Likely built in the 1870’s, this surprisingly small Second Empire style house definitely thinks big as it displays details more typical of a house five times its size. Built of native stone in the Kansas vernacular, the house has languished for years, appearing to receive some sporadic maintenance but never really showing significant signs of improvement.

The house appears to have just two rooms. No staircase is visible to connect with the second floor (which may simply be attic space as it appears to have only minimal potential headroom).

The structure’s contradictions make it intriguing: small but grand, refined yet crude. The details are fascinating and suggest that the house may have been built with the intent to expand it on each side, possibly in the same way that the house at Cottonwood Ranch evolved — with a perpendicular wing at each end of the central core. Let’s take a closer look.

The façade is undeniably imposing. The mansard roof seems too small for the house; it fails to fully cover the exterior walls and requires an additional shallow slope at the base to do so. I’ve seen this done before, but it is not common.

A two-paned transom allows the doorway to be consistent in height with the flanking windows. The door, with its two arched panels, is undoubtedly original.

An examination of the masonry below the pilasters supporting the segmental arches reveals two different techniques: The window at left shows plinths below the pilasters while those of the door and other window are supported by shallow corbels. Why?

I suspect that the original intent was to have the door at the left (note that the left window sill has been done in three sections while the window at right has a continuous sill). Perhaps a change was made after construction had begun and the door was centered instead.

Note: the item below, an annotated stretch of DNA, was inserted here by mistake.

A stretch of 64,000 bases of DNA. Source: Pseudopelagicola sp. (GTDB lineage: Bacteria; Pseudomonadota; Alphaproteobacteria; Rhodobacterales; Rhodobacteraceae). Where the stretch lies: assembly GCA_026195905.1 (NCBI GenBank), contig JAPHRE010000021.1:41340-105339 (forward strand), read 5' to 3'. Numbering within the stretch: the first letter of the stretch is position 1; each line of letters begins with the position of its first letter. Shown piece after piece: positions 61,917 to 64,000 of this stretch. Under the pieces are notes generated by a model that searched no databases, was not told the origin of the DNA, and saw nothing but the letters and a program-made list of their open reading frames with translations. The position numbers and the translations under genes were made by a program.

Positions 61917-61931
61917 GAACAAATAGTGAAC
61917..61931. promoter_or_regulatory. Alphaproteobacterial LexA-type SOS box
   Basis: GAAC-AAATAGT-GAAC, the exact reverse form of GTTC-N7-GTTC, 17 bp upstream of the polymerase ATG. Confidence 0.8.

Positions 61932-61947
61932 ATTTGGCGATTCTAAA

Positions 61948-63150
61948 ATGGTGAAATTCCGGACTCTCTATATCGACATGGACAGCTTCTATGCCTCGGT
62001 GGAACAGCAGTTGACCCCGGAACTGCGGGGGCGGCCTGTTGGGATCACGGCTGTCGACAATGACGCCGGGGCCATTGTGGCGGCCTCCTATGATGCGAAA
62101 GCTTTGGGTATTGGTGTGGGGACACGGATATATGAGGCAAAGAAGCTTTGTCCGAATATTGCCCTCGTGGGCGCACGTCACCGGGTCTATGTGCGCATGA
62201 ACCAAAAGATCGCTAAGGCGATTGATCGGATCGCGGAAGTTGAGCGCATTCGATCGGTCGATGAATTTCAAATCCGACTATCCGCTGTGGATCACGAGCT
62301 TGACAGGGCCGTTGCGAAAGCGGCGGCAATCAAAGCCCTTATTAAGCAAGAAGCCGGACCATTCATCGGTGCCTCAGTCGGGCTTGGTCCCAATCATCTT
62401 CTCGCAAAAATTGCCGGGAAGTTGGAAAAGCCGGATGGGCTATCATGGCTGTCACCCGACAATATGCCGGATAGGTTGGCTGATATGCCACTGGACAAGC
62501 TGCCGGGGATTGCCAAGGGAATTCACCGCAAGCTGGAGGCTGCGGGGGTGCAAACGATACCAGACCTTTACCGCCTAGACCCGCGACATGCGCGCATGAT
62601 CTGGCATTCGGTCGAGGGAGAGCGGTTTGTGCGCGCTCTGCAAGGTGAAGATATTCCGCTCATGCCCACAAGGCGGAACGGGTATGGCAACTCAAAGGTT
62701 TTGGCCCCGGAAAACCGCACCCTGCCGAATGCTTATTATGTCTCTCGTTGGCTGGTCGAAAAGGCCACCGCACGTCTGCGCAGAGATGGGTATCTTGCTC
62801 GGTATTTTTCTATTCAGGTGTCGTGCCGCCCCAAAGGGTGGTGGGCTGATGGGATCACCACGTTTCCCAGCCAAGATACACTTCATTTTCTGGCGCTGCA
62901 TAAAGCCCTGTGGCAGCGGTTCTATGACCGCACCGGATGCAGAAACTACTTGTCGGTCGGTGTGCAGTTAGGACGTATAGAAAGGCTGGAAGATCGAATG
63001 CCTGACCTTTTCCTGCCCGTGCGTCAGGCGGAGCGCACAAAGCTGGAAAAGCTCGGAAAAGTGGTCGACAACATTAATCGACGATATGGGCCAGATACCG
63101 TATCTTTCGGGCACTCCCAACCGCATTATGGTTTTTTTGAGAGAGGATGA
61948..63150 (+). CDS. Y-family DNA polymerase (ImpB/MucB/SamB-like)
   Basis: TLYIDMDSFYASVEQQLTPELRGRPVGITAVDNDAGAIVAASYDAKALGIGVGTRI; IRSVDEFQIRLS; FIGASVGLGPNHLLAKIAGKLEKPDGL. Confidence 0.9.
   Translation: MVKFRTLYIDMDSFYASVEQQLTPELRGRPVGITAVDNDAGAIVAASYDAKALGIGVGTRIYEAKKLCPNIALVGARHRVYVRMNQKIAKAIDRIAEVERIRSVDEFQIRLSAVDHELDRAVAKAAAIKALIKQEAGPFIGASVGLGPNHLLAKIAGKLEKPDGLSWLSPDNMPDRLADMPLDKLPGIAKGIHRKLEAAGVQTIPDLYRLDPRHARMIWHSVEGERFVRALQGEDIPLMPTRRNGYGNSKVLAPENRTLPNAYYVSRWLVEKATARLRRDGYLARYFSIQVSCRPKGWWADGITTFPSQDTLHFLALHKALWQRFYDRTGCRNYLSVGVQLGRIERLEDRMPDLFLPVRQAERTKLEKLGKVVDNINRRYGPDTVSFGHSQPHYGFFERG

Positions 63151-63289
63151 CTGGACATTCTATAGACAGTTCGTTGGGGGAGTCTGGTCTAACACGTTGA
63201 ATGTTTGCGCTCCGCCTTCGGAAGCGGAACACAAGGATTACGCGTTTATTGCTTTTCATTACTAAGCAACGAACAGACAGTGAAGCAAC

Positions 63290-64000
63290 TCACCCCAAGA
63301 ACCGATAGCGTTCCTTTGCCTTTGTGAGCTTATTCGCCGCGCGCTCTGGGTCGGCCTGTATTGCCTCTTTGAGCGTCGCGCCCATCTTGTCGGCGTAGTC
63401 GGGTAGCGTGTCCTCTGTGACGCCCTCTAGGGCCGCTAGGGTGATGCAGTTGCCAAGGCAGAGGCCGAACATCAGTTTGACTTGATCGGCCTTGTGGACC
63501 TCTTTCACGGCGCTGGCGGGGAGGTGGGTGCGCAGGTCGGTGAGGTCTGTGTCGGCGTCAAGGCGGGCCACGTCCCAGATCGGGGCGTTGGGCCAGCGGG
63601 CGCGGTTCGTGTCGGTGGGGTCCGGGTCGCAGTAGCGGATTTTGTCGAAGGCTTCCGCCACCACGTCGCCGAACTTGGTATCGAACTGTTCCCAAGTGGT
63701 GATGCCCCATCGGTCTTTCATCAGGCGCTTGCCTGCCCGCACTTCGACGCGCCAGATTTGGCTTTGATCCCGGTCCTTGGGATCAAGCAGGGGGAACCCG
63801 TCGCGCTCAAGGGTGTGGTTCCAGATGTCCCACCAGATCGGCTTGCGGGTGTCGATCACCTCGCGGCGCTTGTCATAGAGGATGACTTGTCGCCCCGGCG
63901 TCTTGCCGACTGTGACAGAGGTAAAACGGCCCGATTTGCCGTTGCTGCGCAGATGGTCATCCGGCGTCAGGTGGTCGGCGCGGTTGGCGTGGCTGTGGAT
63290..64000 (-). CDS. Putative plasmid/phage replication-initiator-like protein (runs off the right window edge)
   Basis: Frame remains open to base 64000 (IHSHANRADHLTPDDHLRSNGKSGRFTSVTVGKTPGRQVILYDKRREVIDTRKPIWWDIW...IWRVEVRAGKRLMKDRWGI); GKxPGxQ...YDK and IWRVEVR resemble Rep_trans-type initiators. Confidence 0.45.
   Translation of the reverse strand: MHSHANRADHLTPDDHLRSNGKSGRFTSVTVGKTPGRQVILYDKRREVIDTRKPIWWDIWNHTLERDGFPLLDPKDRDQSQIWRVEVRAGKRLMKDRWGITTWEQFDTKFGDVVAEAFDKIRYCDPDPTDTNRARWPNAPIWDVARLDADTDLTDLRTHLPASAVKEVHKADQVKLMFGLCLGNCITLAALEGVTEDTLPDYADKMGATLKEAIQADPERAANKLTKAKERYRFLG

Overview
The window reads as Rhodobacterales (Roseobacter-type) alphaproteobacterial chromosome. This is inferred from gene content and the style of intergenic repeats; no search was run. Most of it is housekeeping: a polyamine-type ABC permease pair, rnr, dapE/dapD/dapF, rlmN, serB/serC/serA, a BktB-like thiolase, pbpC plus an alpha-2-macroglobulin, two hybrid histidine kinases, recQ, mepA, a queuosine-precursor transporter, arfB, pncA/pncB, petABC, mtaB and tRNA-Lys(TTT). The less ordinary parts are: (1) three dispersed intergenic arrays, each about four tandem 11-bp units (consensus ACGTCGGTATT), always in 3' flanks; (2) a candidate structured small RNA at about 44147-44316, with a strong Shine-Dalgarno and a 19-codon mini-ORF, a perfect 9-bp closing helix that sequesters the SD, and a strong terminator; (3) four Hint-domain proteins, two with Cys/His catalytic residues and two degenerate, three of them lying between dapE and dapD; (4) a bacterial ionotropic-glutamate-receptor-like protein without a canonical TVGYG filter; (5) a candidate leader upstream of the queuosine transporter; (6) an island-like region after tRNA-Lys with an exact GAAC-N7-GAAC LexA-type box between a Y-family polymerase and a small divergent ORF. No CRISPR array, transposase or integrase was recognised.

The keystones each feature an acorn in bas-relief. Wavy glass in the window sash appears to be original. Note the chamfered corners of the pilasters flanking the window.

When viewed from either side, the more utilitarian masonry of the ends is evident. An original doorway is seen at left.

These quoins are purely ornamental and serve no structural purpose… another indication that the house may have been built with the intention of future expansion.

The view of the southwest corner reveals three different roofing materials and far less ornamental stone work. Note that the doorway has no transom and its head is lower than that of the windows. This may suggest that the opening was intended to be on the interior in the future. Image courtesy Google Street View.

The north wall shows indications that an addition had been attached at some time in the past, likely built of wood. The window and door openings appear to be original.

Bonus feature! To the left may be seen a small structure, presumably built as a gas station, which recently received a conscientious makeover which was surprisingly true to the original design, a mix of Mission and Spanish Eclectic influences.

This is how the former gas station appeared in 2014… quite a transformation! A later addition has been shed and original details have been reinstated. Very few buildings in the region receive such thoughtful attention. Image courtesy Google Street View.

An older Street View image shows a sidewalk leading to the suspected original door location.

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